Designing wildlife into the equation is possible and works when the right questions are addressed from the start.
A common application of ecological principles into urban/rural design is the establishment of natural to semi-natural patches (or remnants) of areas that would serve as habitat for wildlife. This design application begs the question, “For which wildlife species?” In many (of my) dealings with design firms and city/county departments, this rarely is addressed. For the most part, people look at a land use/cover map and try to conserve as many of patches as possible, without much thought about wildlife species in the area or those migrating through.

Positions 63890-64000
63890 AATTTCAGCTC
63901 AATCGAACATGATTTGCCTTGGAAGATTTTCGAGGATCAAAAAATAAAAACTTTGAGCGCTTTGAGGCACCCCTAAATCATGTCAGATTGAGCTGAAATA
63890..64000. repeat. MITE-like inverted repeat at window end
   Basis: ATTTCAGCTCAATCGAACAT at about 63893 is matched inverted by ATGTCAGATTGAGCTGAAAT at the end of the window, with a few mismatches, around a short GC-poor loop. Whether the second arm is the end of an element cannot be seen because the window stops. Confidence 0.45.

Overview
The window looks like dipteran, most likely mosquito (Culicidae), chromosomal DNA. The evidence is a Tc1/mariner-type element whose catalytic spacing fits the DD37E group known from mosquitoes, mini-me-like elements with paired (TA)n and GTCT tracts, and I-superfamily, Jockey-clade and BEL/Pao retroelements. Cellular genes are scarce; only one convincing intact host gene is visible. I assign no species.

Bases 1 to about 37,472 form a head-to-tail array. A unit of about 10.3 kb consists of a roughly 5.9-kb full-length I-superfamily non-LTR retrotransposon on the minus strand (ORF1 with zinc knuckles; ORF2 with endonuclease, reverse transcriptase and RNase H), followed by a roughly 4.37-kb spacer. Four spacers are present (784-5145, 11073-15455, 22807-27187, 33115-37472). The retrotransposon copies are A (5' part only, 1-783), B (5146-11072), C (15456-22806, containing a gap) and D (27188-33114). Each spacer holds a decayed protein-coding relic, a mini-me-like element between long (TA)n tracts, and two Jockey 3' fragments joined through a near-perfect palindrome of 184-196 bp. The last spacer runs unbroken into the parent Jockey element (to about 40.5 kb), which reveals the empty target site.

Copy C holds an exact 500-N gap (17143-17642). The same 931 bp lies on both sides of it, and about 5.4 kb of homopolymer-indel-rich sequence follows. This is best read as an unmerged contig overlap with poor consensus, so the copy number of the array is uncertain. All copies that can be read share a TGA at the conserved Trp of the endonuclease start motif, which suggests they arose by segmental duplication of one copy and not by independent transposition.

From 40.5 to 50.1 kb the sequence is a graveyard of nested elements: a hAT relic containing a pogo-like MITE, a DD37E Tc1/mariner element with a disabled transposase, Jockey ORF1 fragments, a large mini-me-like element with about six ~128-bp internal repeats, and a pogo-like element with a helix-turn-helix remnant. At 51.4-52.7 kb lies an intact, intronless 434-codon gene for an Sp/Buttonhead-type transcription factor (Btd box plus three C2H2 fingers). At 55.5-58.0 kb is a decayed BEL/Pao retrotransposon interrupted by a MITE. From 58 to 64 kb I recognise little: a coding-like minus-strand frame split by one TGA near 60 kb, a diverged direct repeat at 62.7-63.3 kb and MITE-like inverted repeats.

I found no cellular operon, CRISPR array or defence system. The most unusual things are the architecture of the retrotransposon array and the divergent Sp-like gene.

While conserving any remnant patches is a laudable goal, in many instances the amount of patches, in terms of actual area, that a developer will conserve is limited. Thus, it is critical to select the patches that “give the most bang for the buck.” An ecologist would select those patches that benefit local species or improve species richness, depending on the original goals and what the site can offer. Selecting the “best” patches can benefit a variety of species, but it depends on the scale of the design and those species that respond to the geometry of the landscape at that scale. (2014) By Dr. Mark Hostetler, University of Florida, on The Nature of Cities.